Thursday 14 April 2005

Soft phones on steroids: Digital Dashboards

Melanie Turek, from US-based technology research firm Nemertes, has written some interesting articles and papers on range of technology issues including collaboration. One of her articles that talks about the power of "presence" in what she calls digital dashboards has been syndicated to a few publications, such as Network Fusion World and also Computerword. (The article also has some screenshots of a "digital dashboard").

I'm not so sure about calling a presence-enabled messaging application a digital dashboard, but her analysis of the importance of presence is fair:

"Presence has the potential to change the way people work - and how they communicate and collaborate with one another. Change will come slowly; the technology isn't as mature as it needs to be. The productivity gains are difficult to measure, and the cultural adjustments won't come easily from end users, but companies that adopt the new tools will be well positioned to support a dispersed workforce and leverage the benefits such an environment brings."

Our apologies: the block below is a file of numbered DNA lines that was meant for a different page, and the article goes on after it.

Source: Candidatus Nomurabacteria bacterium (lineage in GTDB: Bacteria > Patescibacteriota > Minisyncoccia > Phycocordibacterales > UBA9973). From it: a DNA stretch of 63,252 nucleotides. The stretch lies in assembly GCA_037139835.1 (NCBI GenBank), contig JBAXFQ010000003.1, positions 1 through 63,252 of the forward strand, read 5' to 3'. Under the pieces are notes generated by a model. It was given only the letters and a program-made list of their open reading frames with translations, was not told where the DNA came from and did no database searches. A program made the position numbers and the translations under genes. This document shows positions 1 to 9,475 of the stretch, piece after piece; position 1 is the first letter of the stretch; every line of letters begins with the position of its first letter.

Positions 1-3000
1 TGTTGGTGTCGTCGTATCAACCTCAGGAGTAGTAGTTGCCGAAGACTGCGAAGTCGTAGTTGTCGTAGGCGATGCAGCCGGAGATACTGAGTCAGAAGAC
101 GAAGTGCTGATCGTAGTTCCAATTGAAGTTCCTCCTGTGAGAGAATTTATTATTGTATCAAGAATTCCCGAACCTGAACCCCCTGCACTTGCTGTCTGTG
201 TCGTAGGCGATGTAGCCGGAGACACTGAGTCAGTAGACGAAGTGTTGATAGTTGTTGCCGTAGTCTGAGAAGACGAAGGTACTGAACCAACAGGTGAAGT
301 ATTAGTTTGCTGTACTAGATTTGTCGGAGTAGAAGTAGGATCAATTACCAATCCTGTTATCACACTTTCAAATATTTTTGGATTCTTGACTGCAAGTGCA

BTW In 2003 I wrote a short whitepaper about next generation voice over IP (VoIP). I noted then, when most people were talking up the costing savings of VoIP, that:

"It is quite interesting to compare next generation VoIP services with enhanced services that can be provided through Instant Messaging (IM) systems. IM has both the same synchronous qualities of voice combined with presence information that could also be utilised by VoIP applications. Presence is the awareness functionality in IM applications that tells you when another user is on-line and available. This provides the potential to build intelligent workflow systems that, for example, would know when a manager is on-line and available to approve an urgent request – rather than e-mailing the user, an IM agent can interact with the user to ask for the workflow approval. Simple Web services have also been built that utilise the IM interface as a way to interactively query other databases, such as a corporate address book. So it is possible that an IP Phone could dynamically interact with such a database to provide different information to the user."

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